Mark Divine  28:56  

Are there any tactics that you’ve discovered that can help women be more aggressive, and self determinate and men be more compassionate in business?


John Bacon  29:05  

Great question, one I’ve never gotten by the way, Mark, that’s pretty good. So I’m thinking out loud here. I’d say the first thing to that for them to be more aggressive for women or anyone else who’s shy or reserved or introverted, raise their hand to let them know that look, I’m not judging you on goals and assists, alright, if you shoot the puck and shoot wide, I will not get mad. Alright, so let them know that the effort is what I’m looking for. And we’ll work on the technique over time. But if you’re not willing to try, I can’t, it’s not going to work. So let the bar be very low as far as the results go. Alright, we’ll get there just meeting where they are. As far as the the boys and being compassionate. What I found there is layers of leadership work great. And our joke and our team leading by example, if you don’t do that, they’re not going to follow you. They shouldn’t follow you. You’re hypocrite at that point. But that is not nearly enough. And we had a joke in our team. We’ve got a name for those who lead by example, they’re called sophomores. Because all that means is you can do your job. You can do your job. Congratulations, you get it. Jersey you gotta start with your name on it you got a place in my bus but that’s all you get. Alright your junior year know your job do your job no everyone else’s job to that’s where compassion starts. And your senior year know your job do your job, no everyone else’s job to help them do their jobs better. And one of my lines also was, look, it’s my program but seniors, it’s your team, you will determine how far we go this year you more than anyone else out here more than me. So when they know it’s their team, and they’ve been there before, I also stole an idea from the Japanese called senpai kohai. I was doing a story for ESPN magazine and Japanese hockey. Senpai Kohai means basically mentor and protege. And you guys do a great job of that in the military. We made it official. Here in hockey, every upperclassmen had a underclassmen sophomore or a freshman to pair up with team dinners, places in the bus few away games, share hotel room together and so on. To get to know younger guys in the team, we had to break down those barriers. It couldn’t just be I’m a senior screw you. I also, by the way, even how we sat in the locker room, I spent a lot of time modeling and out to make sure I got it right. Where I had no one in the same class sitting together. I had senior sitting next to freshmen, I had sophomores and juniors, I had my four compass points, my four best leaders sat in the four different walls of the locker room. I needed to spread that out because we have to get to know each other. We don’t know each other you not going to care about each other. So we had to break that down.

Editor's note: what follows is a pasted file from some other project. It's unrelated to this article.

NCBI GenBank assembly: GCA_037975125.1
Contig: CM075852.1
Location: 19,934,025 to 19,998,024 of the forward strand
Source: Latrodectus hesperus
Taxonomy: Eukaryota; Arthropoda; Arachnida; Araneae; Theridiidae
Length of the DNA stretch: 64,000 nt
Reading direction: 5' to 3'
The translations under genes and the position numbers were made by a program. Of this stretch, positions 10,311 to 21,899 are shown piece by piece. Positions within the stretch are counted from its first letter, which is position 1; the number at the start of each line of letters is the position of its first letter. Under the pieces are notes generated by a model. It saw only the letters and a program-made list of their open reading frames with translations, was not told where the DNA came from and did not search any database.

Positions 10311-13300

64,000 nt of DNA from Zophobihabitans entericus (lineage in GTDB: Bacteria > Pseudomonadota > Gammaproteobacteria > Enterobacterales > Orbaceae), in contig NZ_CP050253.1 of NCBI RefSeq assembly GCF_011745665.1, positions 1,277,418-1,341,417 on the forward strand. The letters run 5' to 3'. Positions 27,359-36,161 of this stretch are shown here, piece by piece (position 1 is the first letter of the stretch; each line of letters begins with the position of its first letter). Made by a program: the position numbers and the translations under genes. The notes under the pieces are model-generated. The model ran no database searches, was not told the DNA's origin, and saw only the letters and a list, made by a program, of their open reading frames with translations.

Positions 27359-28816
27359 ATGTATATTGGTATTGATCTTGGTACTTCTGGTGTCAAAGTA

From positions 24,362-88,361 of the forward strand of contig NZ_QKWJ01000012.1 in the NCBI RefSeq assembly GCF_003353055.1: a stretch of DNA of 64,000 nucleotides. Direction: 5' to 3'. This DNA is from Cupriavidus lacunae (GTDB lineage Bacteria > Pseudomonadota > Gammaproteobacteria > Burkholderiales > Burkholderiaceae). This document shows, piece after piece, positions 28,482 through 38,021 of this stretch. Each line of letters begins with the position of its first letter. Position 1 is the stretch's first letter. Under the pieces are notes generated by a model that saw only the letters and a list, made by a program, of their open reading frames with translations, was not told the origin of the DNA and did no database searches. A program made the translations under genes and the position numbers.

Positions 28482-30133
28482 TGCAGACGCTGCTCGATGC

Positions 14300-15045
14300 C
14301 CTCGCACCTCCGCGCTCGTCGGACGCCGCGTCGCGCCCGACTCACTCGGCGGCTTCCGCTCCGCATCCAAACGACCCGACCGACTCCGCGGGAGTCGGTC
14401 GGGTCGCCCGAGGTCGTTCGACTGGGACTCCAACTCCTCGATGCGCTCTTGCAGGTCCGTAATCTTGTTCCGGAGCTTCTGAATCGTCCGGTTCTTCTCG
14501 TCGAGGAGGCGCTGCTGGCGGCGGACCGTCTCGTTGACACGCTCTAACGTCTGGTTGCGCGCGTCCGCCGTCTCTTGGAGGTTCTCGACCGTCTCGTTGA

Mark Divine 31:25

Senpai Kohai. 


John Bacon 31:27

Yep. Every Japanese company does this Toyota, Sony…


Mark Divine 31:30



John Bacon 31:31

Mitsubishi, you name it. They all do it this way. They take it too far, frankly. And a hockey team in Japan, the younger guy, the kohai will have to go into the corner, get the puck, while the senpai the older guy just waits in front of the net for the puck, you can’t do that. Hockey is a fast game, the guy close to the puck has got to get the damn puck.


Mark Divine  31:54  

Right. That’s a great principle though. I love that. What do you do when someone either has a bad attitude or suddenly, you know, loses the bubble and turns out to be the Negative Nelly, even if they got great skills?


John Bacon  32:05